CLIFTON PARK -- On the day of its 21st anniversary, officials at a local software company welcomed visitors into its sleek, new headquarters on Route 9 in Clifton Park.
Founded in 1998, Kitware is a consulting, research and development company that specializes in open-source software with clients in a diverse array of industries. Its business model is heavily skewed toward service and expertise, rather than products.
What began with five employees working out of General Electric’s Research and Development headquarters in Niskayuna has blossomed into an organization that brings in around $17 million in annual revenue with more than 180 employees, with plans to add 41 more over the next decade.
"It's successes like yours that make us the great state that we are," New York Lt. Gov. Kathy Hochul said Tuesday.
Citing women in her immediate family who had ventured into the IT market, she lauded Kitware's female leadership and added that companies like Kitware are what will inspire young women to dive into the world of science and technology.
The goal, said Kitware's President and CEO Lisa Avila during Tuesday's grand opening, has always been to take on more projects.
"It was difficult to do that from inside of GE, so we took the leap and started the company. We always like to be working on something new," she said.
Kitware's new headquarters occupies 40,000 square feet of a nearly 60,000-square-foot building in Clifton Park. Previously, employees were split between two buildings in Halfmoon, one off of Sitterly Road, the other on Route 9. The company moved in to its new facility before Christmas.
Bill Hoffman, one of Kitware's founders, said the move into the new headquarters went better than anyone had anticipated, making for an almost seamless transition from the two offices in Halfmoon to the centralized one in Clifton Park.
"The move was incredibly smooth, and our system administration team did a really great job. We actually spent a lot less overhead than expected," he said.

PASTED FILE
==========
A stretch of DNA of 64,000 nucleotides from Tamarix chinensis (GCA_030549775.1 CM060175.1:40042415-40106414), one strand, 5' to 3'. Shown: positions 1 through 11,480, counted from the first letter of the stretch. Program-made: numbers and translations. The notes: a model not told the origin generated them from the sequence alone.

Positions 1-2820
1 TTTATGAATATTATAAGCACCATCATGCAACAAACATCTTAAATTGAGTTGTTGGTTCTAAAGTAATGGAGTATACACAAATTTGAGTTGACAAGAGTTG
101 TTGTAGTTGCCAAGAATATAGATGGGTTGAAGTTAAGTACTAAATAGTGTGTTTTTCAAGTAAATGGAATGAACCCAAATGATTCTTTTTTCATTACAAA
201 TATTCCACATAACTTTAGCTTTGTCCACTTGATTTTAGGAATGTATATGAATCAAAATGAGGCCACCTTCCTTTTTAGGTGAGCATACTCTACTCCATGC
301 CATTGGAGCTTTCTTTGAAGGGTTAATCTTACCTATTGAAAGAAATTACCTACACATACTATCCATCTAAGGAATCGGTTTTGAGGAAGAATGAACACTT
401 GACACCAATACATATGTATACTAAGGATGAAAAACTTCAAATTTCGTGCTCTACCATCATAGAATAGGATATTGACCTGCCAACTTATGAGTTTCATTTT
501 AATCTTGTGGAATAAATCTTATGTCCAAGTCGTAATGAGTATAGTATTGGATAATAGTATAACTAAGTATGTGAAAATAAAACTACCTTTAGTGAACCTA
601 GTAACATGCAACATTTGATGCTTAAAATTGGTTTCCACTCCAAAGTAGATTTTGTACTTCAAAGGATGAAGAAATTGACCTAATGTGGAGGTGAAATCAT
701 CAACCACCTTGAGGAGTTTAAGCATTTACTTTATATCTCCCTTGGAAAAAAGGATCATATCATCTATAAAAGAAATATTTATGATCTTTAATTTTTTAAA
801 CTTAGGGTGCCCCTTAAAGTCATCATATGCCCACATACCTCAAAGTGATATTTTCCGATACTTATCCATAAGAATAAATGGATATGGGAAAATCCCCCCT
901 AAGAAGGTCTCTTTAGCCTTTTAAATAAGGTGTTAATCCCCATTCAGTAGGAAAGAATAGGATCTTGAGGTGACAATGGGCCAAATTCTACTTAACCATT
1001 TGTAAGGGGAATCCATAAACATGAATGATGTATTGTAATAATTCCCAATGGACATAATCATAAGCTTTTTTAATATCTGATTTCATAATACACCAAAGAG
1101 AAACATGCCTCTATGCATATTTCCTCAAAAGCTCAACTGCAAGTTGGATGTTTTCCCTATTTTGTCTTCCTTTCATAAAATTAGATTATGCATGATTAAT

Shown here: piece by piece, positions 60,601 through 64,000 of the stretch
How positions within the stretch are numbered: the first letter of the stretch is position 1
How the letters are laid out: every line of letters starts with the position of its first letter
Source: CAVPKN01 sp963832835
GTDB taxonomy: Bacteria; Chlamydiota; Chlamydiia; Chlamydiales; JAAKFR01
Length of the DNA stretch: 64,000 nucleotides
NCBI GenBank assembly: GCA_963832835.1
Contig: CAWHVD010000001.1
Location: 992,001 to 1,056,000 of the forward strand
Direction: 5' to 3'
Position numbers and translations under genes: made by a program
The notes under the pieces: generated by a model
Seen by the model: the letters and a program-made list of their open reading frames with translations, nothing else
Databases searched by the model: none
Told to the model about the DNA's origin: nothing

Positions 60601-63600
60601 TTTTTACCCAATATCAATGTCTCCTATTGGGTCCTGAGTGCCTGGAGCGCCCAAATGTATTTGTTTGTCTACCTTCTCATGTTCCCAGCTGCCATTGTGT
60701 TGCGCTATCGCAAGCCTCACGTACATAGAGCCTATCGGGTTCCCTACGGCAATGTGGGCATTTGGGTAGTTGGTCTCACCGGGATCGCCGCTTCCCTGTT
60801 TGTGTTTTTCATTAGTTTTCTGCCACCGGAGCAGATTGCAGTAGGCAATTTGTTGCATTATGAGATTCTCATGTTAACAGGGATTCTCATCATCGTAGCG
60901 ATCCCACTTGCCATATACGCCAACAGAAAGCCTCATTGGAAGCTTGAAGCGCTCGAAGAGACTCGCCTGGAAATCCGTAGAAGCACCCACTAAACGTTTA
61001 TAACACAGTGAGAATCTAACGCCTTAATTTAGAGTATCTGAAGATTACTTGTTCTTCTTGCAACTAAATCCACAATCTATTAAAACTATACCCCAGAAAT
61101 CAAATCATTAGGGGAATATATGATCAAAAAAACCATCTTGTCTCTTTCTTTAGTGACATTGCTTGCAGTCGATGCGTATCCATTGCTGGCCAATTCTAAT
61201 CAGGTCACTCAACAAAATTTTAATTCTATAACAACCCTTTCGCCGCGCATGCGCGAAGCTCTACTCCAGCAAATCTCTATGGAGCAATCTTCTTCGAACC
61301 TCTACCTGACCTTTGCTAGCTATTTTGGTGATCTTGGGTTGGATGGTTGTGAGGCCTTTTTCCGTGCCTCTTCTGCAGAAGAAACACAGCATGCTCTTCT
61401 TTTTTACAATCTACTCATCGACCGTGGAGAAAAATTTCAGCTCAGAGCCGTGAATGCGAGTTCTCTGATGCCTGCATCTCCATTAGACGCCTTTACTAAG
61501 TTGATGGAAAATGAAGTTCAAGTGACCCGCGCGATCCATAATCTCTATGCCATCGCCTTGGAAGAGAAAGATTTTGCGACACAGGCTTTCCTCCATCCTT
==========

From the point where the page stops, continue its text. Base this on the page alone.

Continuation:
All of the company's computer servers were put on a rack on a truck, brought to the new headquarters, and back online in six hours, which Hoffman called an incredibly risky but efficient move.
The company has also more than doubled its internet connection capacities, paving the way for a more efficient communication with clients, Hoffman said. Also crucial is the centralization of the one office as opposed to two, and the collaborative opportunities provided as a result.
"I think one of the big things it brings to us is that we're all under one roof again. We'd outgrown our previous space, and we had an office space across the road, and it was inconvenient to go back and forth between the buildings. If it was snowing, if it was raining, people didn't like to do that. But now we're under one roof again and we have room to expand," he said.
The new space also features meeting rooms, a 2,500-square-foot auditorium to be used for celebrations, training and other company activities; a 2,000-square-foot rooftop patio, single-person offices, multi-person offices and motion activated lighting.
Kitware received assistance to make the project happen, including more than $400,000 in sales tax and mortgage fee waivers and property tax exemptions worth more than $900,000.
The Saratoga Economic Development Corporation, which helped Kitware secure the mortgage, property and sales tax exemptions from the Clifton Park Industrial Development Agency, said the move retains a roughly $14 million annual payroll in the area.